Freedom: A Direction of Hope

I can’t deny to my challenging views on education and freedom for children. I hold that the aim of life is to find happiness, which means to find interest. Education should be a preparation for life. Our culture has not been very successful. Our education, politics and economics lead to war. Our medicines have not done away with disease. Our religion has not abolished usury and robbery. The advances of the age are advances in mechanism – in communications and computers, in science and technology. New wars threaten, for the world’s social conscience is still primitive.

If we feel like questioning today, we can pose a few awkward questions. Why does man hate and kill in war when animals do not? Why does cancer increase? Why are there so many suicides? Why the need for drugs to enhance life? Why backbiting and spite? Why is sex obscene and a leering joke? Why degradation and torture? Why the continuance of religions that have long ago lost their love and hope and charity? Why, a thousand whys about our vaulted state of civilised eminence!

I ask these questions because I am by profession a teacher, one that deals with the young. I ask these questions because these are much larger questions of life’s fulfilment – of man’s inner happiness.

How much of our education is real doing, real self-expression? Handwork is too often the making of a wooden box under the eye of an expert. There is always someone to lift the baby up on a chair when the baby wants to examine something on the wall. Every time we show the baby something we defy in, we are stealing from that child the joy of life – the joy of discovery – the joy of overcoming an obstacle. Worse! We make that child come to believe that he is inferior, and must depend on help.

Parents are slow in realising how unimportant the learning side of school is. Children, like adults, learn what they want to learn. All the prize-giving and marks and exams side-track proper personality development. Books are the least important apparatus in a school. All that any child needs is the three R’s (Reading,’Riting and Rithmetic’) the rest should be tools and clay and sports and theatre and paint and freedom.

Most of the school work that adolescents do is simply a waste of time, of energy, of patience. It robs youth of its right to play and play and play and unknowingly puts old heads on young shoulders.

When I speak to children nowadays, I am often shocked at the ungrownupness of these lads and lasses stuffed with useless knowledge. They know a lot. They shine in dialectics, they can quote the classics – but in their outlook on life many of them are infants. For they have been taught to know, but have not been allowed to feel. These students are friendly, pleasant, eager, but something is lacking – the emotional factor, the power to subordinate thinking to feeling. I talk to these of a world they have missed and go on missing. Their textbooks do not deal with human character, or with love, or with freedom, or with self-determination. And so the system goes on, aiming only at standards of book learning – it goes on separating the head from the heart.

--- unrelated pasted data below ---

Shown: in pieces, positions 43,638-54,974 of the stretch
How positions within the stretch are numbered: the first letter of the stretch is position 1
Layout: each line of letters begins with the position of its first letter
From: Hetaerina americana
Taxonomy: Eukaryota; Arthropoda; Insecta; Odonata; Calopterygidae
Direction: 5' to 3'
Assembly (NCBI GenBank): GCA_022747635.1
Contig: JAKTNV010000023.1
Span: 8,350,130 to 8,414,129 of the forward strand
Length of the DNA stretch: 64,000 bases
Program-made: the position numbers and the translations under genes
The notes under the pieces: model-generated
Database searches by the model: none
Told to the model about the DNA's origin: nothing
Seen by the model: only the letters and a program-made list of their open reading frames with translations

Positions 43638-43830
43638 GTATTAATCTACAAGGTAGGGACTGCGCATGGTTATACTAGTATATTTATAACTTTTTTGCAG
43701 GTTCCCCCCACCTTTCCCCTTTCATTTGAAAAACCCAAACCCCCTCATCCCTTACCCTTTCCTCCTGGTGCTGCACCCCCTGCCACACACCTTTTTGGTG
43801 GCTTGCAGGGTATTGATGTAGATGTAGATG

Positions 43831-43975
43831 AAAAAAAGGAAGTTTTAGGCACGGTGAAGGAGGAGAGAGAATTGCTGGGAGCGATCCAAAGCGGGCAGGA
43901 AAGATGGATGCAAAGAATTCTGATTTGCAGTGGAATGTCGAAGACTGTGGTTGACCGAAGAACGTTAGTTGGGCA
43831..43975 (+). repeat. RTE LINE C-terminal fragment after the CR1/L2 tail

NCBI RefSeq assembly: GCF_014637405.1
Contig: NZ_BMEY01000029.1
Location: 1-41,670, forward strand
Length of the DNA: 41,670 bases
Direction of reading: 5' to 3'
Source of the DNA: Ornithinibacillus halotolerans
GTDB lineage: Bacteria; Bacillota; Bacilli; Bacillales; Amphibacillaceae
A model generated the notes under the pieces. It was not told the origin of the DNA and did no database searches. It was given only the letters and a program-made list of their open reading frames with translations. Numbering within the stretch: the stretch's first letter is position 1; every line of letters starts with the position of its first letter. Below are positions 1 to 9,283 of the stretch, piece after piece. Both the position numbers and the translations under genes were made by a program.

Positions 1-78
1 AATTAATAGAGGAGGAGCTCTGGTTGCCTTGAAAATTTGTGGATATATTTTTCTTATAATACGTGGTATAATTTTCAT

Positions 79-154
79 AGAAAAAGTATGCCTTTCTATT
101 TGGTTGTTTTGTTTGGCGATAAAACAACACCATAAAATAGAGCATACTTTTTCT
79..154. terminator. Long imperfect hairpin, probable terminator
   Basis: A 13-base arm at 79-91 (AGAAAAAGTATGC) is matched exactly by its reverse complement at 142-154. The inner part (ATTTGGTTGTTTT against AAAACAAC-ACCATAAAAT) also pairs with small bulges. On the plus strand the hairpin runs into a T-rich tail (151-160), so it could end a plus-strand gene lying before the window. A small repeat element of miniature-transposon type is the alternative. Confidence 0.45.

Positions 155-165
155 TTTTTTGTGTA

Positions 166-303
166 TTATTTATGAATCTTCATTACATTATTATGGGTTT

It is time that we at Sanskriti should make the thoughtful move and challenge the school’s notion of work. It is taken for granted that every child should learn mathematics, history, geography, science, a little art and certainly literature. It is us who have realised that the average young child is not much interested in any of these subjects.

I can prove this with every student till date. When told that the school is free, every child cries with joy, “Hurrah! You won’t catch me going to lessons!”

I am not decrying learning. But learning should come after play. And learning should not deliberately seasoned with play to make it palatable. The major belief of Sanskriti lies in the fact that ‘learning is important – but not to everyone’.  Sometimes just boosting the morale of a slow mind can make him break the walls. Creators learn what they want to learn in order to have the tools that their originality and genius demand. The school has a phenomenon of saving the creativity from being killed in the classroom with its emphasis on learning.

I have seen a girl weep nightly over her geometry. Her mother wanted her to go to university, but the girl’s whole soul was artistic.

The notion that unless a child is learning something the child is wasting his time is nothing less than a curse – a curse that blinds thousands of teachers and most of the schools.

The function of the child is to live his own life, not the life that his anxious parents think he should live, nor a life according to the purpose of the educator who thinks he knows best. All this interference and guidance on the part of adults only produces a generation of robots.

We, at Sanskriti are set out to make a land in which we strive to allow children freedom to be themselves. In order to do this we had to renounce all discipline, all direction, all suggestion, all moral training, all religious instruction. We have been called brave, but it did not require courage. All it required was what we had – a complete belief in the child as a good, not an evil, being. With this the goodness of the child never wavered, it rather has become a final faith.

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